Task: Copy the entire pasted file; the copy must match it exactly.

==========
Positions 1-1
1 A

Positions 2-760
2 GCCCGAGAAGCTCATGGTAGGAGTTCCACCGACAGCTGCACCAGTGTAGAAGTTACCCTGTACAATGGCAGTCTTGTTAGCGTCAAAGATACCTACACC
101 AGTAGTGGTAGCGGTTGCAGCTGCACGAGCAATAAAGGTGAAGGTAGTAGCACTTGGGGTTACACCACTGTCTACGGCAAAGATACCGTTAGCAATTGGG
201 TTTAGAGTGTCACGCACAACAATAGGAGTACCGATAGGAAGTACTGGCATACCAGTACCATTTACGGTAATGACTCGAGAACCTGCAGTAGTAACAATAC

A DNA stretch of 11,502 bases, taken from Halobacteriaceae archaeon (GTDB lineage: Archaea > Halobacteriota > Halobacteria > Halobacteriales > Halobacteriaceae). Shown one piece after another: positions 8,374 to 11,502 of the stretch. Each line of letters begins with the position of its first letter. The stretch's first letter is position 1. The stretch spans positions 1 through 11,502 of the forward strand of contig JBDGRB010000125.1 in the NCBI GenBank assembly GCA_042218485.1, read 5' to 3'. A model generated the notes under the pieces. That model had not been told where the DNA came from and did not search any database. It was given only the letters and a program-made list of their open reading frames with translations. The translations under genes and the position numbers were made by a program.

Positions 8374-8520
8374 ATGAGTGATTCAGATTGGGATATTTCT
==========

Positions 1-1
1 A

Positions 2-760
2 GCCCGAGAAGCTCATGGTAGGAGTTCCACCGACAGCTGCACCAGTGTAGAAGTTACCCTGTACAATGGCAGTCTTGTTAGCGTCAAAGATACCTACACC
101 AGTAGTGGTAGCGGTTGCAGCTGCACGAGCAATAAAGGTGAAGGTAGTAGCACTTGGGGTTACACCACTGTCTACGGCAAAGATACCGTTAGCAATTGGG
201 TTTAGAGTGTCACGCACAACAATAGGAGTACCGATAGGAAGTACTGGCATACCAGTACCATTTACGGTAATGACTCGAGAACCTGCAGTAGTAACAATAC

A DNA stretch of 11,502 bases, taken from Halobacteriaceae archaeon (GTDB lineage: Archaea > Halobacteriota > Halobacteria > Halobacteriales > Halobacteriaceae). Shown one piece after another: positions 8,374 to 11,502 of the stretch. Each line of letters begins with the position of its first letter. The stretch's first letter is position 1. The stretch spans positions 1 through 11,502 of the forward strand of contig JBDGRB010000125.1 in the NCBI GenBank assembly GCA_042218485.1, read 5' to 3'. A model generated the notes under the pieces. That model had not been told where the DNA came from and did not search any database. It was given only the letters and a program-made list of their open reading frames with translations. The translations under genes and the position numbers were made by a program.

Positions 8374-8520
8374 ATGAGTGATTCAGATTGGGATATTTCT